Beshalach: Love as the meaning of life

One of the fundamental principles the Torah teaches, and the book of Exodus in particular, is the fact that all emanates from the Creator and is sustained by Him.

Understanding this in a deeper level means that we are His creation, and not all the way around. This also implies that in order to truly know who we are, first we have to know God.

“In all your ways know Him, and He makes your paths straight.” (Proverbs 3:6)

The Hebrew Bible and our sages define the way to do it by what is called Judaism. This is the most important contribution to humankind since its beginnings.

Human life without a positive direction for the sake of positive effects does not make much sense. Without a true meaning there is not point, though most of us in this world live regardless true meaning or not. Life seems to be a random phenomena, and being born in a particular place and culture determine most of one’s destiny, making look “luck” as the deciding factor. Such existentialist approach ends when we find and experience a true meaning in life, and this meaning is love.

We begin to understand and to know life and its meaning when we recognize love, not ego, as the true driving force in life. This is the starting point to know the Creator, because everything — including love — comes from Him. Through the awareness of love we begin to know God’s love.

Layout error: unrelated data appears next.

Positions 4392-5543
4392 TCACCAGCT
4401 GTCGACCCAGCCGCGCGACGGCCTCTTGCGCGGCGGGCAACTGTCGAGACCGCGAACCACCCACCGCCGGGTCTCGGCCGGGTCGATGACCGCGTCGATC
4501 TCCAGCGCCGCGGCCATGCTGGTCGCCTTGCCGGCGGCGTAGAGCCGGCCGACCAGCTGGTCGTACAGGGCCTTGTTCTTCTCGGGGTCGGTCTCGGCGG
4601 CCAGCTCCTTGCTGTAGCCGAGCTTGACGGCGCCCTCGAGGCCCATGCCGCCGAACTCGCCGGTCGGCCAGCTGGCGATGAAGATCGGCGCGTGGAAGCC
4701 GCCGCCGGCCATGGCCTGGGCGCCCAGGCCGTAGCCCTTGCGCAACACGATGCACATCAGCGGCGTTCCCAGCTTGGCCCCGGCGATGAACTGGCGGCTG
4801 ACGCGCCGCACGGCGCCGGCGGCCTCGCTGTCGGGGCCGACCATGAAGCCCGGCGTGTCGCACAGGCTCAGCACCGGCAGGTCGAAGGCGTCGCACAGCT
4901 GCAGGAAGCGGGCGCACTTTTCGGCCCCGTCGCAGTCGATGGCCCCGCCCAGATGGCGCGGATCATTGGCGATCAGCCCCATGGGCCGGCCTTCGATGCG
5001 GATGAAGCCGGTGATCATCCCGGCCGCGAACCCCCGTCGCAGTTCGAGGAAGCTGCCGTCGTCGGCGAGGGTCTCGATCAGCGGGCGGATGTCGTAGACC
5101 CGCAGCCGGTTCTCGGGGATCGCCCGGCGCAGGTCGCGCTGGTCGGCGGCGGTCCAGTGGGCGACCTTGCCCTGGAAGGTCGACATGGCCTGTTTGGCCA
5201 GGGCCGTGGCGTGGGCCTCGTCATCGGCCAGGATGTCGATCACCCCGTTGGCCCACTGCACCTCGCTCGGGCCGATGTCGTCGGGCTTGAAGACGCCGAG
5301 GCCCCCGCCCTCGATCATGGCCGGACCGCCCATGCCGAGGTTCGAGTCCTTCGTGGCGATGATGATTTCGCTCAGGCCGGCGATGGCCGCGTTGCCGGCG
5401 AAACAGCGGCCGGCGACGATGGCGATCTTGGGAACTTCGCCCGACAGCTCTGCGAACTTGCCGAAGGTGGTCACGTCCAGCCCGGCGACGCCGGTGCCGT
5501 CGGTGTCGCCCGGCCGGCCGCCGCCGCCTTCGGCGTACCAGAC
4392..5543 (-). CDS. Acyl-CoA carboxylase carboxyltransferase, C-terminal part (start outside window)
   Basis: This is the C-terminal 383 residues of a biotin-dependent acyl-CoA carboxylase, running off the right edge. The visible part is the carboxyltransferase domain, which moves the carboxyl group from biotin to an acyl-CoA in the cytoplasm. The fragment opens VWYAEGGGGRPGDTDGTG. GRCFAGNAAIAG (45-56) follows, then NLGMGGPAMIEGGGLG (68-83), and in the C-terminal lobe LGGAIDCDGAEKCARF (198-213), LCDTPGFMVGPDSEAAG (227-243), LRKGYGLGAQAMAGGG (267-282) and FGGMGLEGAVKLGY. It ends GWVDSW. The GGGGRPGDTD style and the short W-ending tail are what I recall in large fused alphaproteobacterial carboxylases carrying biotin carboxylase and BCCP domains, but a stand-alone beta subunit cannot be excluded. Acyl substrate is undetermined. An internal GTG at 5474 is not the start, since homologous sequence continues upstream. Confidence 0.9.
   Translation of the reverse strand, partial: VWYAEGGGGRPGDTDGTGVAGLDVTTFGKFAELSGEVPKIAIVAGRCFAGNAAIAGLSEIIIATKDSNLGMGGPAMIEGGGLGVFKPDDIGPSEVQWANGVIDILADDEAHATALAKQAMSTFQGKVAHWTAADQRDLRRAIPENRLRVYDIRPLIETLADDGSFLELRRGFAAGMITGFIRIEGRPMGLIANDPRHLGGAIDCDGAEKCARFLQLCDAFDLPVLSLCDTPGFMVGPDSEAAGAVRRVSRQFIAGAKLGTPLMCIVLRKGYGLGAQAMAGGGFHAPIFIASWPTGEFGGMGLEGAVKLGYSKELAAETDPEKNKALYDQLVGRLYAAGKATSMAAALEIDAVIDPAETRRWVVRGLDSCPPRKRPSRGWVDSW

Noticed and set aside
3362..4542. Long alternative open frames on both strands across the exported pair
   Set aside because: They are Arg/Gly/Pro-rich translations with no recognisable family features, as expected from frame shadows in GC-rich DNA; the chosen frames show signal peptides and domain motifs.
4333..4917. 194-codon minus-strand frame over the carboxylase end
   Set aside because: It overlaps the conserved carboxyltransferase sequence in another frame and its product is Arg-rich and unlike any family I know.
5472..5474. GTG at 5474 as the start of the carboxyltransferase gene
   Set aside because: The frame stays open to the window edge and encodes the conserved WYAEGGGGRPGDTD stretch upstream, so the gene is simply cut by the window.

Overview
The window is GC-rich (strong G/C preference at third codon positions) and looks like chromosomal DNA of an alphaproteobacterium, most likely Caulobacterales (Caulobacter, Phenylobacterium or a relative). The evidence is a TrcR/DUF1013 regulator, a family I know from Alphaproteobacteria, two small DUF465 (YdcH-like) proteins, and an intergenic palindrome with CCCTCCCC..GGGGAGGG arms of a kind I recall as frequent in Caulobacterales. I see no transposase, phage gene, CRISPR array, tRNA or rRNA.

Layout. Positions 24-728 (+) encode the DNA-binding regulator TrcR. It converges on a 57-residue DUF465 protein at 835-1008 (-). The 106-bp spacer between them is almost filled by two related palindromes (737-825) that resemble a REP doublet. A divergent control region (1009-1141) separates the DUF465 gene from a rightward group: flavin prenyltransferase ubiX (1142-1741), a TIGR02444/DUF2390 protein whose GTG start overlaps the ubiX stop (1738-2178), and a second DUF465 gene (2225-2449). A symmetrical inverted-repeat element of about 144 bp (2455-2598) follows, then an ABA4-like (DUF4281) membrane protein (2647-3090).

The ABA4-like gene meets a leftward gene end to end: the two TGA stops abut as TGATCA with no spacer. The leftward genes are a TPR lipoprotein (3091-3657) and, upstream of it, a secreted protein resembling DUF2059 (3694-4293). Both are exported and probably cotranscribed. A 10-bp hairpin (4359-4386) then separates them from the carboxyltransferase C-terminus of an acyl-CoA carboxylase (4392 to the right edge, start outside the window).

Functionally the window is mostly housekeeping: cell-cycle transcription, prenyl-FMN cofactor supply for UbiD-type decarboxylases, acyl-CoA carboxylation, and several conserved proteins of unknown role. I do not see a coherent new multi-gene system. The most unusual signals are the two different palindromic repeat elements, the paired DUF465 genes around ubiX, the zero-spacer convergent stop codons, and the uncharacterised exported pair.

Exile under the darkness in Egypt was a negative experience from which our forefathers cried out for a true meaning in life. A valuable purpose to exist in the material world. In this context, the real point of exile and darkness is to lead us to our love as an emanation of God’s love.

“And the Lord went before them by day in a pillar of cloud to cause it to lead them on the way and at night in a pillar of fire to give them light, [they thus could] travel day and night.” (Exodus 13:21)

This verse teaches us that we exist for the sake of God’s love. Teaching and directing ego in love’s ways and attributes is not an easy task. We have learned in the Torah that the interaction between Moses (our highest knowledge of the Creator) and Pharaoh (ego) was not precisely a “piece of cake”.